Tuesday, May 1, 2007

The Query-go-round

By Julie Wright

Question: How do I keep from looking stupid when submitting queries, chapters, and full manuscripts?
Answer: By acting intelligent.

I went to the World Fantasy Convention in Madison Wisconsin a few years ago. I was new to the national market, having published three books in a very niche market, and I wanted to stretch out a little. So I contacted all the agents that were in the fantasy genre by querying them, and asked if they would be at the Con too. A few replied that they would and so I told them I looked forward to meeting them. Then I made what Miss Snark would call a nitwittery mistake. I took in a synopsis and the first three chapters of my book and hand delivered it to the agent of my choice at the Con. I didn’t know I wasn’t supposed to do that, and I still cringe when I think of the agent-who-must-not-be-named’s face. Nitwittery does indeed abound. I still wake up in the middle of the night, shuddering at my own stupidity.

Since then, I’ve done some homework. I research editors and agents before I ever submit and I read books on good behavior for starving authors. I did my homework before in that I knew the agents and their agencies, but I failed to learn the social etiquette of handing over portions of a manuscript.

I’m telling you to do your homework as well. There are thousands of manuscripts in the pile. You want yours to stand out . . . but not because the agent or editor has determined forever to hate you.

Find out what the editor/agent you are submitting to wants. Don’t submit fantasy to someone who has already declared NEVER to publish or represent fantasy. Let your story speak for itself. Be willing to work on requested changes. Learn what you can do to make the editor's job easier.

Pay attention to the following:
Do not bind or staple your manuscript. Do not use ring binders, clamp binders, comb binders, brads, string, or any other thing that cannot be easily removed. Paper clips or rubberbands are ok.

Always include a SASE (self-addressed, stamped envelope) that is large enough and has enough postage. And remember that postage costs are going up. I wrote a top ten reasons why you should never include a SASE. It was tongue in cheek, of course, but was dang funny. I'd post it here, but fear someone would take me seriously and actually NOT include a SASE.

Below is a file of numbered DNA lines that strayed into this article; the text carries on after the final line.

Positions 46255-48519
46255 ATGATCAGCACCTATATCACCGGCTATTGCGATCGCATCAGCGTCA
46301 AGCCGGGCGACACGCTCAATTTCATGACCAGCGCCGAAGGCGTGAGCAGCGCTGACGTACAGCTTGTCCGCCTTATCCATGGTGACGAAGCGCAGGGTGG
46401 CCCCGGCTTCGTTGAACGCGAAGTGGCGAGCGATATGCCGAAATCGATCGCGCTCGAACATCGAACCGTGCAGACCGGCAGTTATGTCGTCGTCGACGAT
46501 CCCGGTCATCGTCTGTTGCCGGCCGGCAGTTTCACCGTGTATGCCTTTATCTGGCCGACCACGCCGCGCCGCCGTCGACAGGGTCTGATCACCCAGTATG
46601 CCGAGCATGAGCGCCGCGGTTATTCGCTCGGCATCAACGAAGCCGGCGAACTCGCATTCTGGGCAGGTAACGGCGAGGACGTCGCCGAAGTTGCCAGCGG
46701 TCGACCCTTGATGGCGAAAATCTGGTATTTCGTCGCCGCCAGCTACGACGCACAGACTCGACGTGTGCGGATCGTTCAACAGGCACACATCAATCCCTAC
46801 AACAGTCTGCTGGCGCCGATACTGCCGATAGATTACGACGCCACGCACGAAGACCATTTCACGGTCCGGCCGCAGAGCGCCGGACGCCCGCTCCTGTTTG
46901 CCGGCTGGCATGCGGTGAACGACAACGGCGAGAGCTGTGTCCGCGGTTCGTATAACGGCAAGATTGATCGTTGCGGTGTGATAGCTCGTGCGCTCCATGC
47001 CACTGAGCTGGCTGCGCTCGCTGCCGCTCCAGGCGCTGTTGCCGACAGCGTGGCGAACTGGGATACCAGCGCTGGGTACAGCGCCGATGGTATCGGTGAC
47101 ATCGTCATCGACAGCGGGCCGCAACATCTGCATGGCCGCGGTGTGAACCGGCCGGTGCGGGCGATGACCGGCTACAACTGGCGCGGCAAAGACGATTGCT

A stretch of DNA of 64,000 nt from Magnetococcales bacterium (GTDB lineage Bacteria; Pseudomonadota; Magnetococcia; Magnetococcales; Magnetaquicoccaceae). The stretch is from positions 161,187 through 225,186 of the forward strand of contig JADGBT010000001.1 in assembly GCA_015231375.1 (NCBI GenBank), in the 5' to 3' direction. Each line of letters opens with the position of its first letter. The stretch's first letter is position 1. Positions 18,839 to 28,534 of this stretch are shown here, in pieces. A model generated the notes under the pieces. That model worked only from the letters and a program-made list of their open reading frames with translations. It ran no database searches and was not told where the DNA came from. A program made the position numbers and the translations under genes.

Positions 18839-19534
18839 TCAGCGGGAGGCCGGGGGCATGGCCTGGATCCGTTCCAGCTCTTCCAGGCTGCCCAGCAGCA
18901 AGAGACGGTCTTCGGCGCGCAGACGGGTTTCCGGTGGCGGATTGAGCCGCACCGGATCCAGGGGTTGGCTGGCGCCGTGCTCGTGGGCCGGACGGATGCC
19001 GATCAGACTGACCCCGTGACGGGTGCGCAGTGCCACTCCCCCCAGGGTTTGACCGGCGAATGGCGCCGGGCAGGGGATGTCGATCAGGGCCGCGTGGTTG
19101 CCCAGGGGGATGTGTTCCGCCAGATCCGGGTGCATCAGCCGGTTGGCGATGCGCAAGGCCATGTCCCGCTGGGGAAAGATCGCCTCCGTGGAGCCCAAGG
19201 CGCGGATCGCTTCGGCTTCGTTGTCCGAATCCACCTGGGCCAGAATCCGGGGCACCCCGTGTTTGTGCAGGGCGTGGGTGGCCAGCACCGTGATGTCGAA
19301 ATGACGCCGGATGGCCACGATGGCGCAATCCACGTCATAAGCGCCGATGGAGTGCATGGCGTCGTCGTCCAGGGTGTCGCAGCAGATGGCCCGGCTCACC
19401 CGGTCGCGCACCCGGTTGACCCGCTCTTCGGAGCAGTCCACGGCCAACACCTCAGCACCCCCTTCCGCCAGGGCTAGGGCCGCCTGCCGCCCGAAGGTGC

Do not attempt to draw attention to your manuscript by using colored paper. Do not use specialty typefaces. Do not try to save yourself on paper by using an 8 pt font. Do not put each page of the manuscript in sheet protectors. Do not write in fake blood (or real blood) if you’re manuscript is a murder mystery or a member of the horror genre. Do not try to write a "memorable" submission letter that embarrasses the editor or agent and should embarrass you. Don't be cute. Don’t be cute. Don’t be cute.

Remember that editors and agents care about the writing, not the packaging. Remember that agents and editors are people too. Remember that they have personal lives and don’t appreciate phone calls asking about your manuscript. Be personable. Be friendly. Be professional. Be literate enough to read each agency's submission instructions and take a chance on actually following them. Be intelligent.


Heather Moore said...

I love this! When you read a publisher's or agent's guidelines, you need to follow them. :) I think there are more don'ts than do's when writing queries. Another thing I would add is to use high quality paper. I always make copies on recycled paper when I go to my critique group or pass a manuscript onto readers. But when submitting a query to an agent, I use high quality paper. They'll notice.

Andi Sherwood said...

I feel your pain with doing something so embarrassing (and/or stupid) that years later, you still remember it and it still gives you that sick to your stomach feeling. :)

Great advice. :)